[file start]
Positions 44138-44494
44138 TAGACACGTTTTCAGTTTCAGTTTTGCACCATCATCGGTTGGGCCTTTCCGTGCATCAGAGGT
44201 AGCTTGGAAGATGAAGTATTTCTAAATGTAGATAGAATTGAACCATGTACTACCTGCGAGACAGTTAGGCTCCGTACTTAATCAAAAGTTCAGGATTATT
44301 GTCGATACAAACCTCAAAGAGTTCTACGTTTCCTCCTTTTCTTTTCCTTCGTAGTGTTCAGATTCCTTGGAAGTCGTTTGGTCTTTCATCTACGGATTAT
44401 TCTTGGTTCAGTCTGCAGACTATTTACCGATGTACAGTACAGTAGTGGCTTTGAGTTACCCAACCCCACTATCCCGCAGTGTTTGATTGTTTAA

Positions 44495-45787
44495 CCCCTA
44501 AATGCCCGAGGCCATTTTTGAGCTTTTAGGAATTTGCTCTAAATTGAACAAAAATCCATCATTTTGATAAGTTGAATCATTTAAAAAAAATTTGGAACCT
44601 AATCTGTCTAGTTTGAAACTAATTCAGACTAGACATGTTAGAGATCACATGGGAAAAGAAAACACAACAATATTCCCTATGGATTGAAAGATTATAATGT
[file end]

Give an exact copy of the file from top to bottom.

Positions 44138-44494
44138 TAGACACGTTTTCAGTTTCAGTTTTGCACCATCATCGGTTGGGCCTTTCCGTGCATCAGAGGT
44201 AGCTTGGAAGATGAAGTATTTCTAAATGTAGATAGAATTGAACCATGTACTACCTGCGAGACAGTTAGGCTCCGTACTTAATCAAAAGTTCAGGATTATT
44301 GTCGATACAAACCTCAAAGAGTTCTACGTTTCCTCCTTTTCTTTTCCTTCGTAGTGTTCAGATTCCTTGGAAGTCGTTTGGTCTTTCATCTACGGATTAT
44401 TCTTGGTTCAGTCTGCAGACTATTTACCGATGTACAGTACAGTAGTGGCTTTGAGTTACCCAACCCCACTATCCCGCAGTGTTTGATTGTTTAA

Positions 44495-45787
44495 CCCCTA
44501 AATGCCCGAGGCCATTTTTGAGCTTTTAGGAATTTGCTCTAAATTGAACAAAAATCCATCATTTTGATAAGTTGAATCATTTAAAAAAAATTTGGAACCT
44601 AATCTGTCTAGTTTGAAACTAATTCAGACTAGACATGTTAGAGATCACATGGGAAAAGAAAACACAACAATATTCCCTATGGATTGAAAGATTATAATGT